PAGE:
Republican State Rep. Martina White plans to introduce legislation for automated bus lane enforcement in Philadelphia.
White, who chairs the State House public transportation subcommittee, issued a memo with her plan and calling for cooperation from her colleagues earlier this month.
The legislation would create two pilot programs that would allow the use of an automated bus lane enforcement system in which cameras record and ticket drivers who park in bus lanes.
According to the memo, SEPTA would run the program, which is designed to “promote traffic safety and accessibility and reduce congestion.” If enacted into law, the measure would also allow SEPTA to be compensated for running the program. Money from the program would go toward small-business grants in the city.
White could not immediately be reached for comment, but officials from the city’s Office of Transportation, Infrastructure, and Sustainability (oTIS) are on board with the plan, though it would require City Council approval once it passed in the state legislature. Transportation officials are eyeing Chestnut and Market Streets and Roosevelt Boulevard in the future as places for the enforcement.
The city recently launched an automated camera enforcement program on Roosevelt Boulevard using speed cameras at select intersections to improve safety.
City transportation officials say such a program for bus lanes can help improve transit equity.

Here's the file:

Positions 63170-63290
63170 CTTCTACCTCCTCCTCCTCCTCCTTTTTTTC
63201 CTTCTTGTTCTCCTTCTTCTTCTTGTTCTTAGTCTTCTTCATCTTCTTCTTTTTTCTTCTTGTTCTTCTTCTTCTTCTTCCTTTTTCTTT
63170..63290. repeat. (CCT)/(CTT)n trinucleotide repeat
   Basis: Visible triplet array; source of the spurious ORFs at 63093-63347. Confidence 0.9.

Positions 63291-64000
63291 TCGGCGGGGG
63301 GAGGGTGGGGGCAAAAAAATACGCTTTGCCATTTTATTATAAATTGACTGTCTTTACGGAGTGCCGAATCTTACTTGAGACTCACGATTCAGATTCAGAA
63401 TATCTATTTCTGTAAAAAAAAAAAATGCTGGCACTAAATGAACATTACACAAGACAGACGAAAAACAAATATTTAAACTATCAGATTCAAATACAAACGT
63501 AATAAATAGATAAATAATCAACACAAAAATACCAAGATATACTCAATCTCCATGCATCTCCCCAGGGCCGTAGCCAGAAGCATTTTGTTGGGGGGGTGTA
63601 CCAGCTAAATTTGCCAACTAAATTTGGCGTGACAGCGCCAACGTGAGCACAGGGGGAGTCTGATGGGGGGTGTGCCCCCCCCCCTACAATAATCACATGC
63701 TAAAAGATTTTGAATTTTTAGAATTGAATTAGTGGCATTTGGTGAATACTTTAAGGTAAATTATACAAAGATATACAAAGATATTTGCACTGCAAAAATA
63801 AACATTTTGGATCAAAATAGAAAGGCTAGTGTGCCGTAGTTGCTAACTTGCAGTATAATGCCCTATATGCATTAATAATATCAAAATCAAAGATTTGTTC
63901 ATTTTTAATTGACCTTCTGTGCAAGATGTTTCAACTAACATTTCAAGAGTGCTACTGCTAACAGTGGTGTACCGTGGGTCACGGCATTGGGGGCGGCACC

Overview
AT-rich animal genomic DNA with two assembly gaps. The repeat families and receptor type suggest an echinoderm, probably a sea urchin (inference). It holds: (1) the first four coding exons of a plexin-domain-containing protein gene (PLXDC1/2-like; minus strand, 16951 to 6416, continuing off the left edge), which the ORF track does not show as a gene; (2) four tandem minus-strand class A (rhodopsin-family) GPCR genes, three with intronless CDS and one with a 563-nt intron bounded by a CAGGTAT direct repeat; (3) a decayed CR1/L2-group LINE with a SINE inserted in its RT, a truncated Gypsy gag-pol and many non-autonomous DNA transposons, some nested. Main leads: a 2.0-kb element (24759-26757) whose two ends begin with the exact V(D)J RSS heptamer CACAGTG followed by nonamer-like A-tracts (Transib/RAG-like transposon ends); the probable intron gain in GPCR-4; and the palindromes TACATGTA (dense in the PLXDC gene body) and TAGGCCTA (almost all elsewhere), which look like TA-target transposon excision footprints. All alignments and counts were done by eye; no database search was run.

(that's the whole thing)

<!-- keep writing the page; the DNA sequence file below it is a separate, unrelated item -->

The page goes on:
“Automated enforcement reduces the interaction of police and communities while also assuring that people who ride buses, including people of color and low-income customers, have better access to jobs and other destinations,” said Michael Carroll, oTIS deputy managing director and a SEPTA board member.
Recently, the city launched a pilot program that provided designated loading zones on Chestnut Street to increase bus speeds and reduce traffic congestion.
The city released a report on its findings from the pilot and found median midday travel times dropped by 19% between 22nd and Broad streets, and illegal parking and loading that blocked lanes was reduced. Still, city officials suggest automated camera enforcement “will improve bus service on Chestnut Street by providing consistent enforcement when needed most — when a vehicle is blocking the bus.”
“We see buses stuck in traffic, and when we try to make it better, like on Chestnut and Market … there’s some engineering things we can’t do,” said Chris Puchalsky, director of policy and strategic initiatives for oTIS.
SEPTA and the city also conducted two enforcement blitz programs between 2018 and 2019. Andrew Busch, spokesperson for the transportation authority, could not provide numbers for the second, but the first iteration of the blitz improved bus travel times by 6% on Chestnut Street river to river during midday hours.
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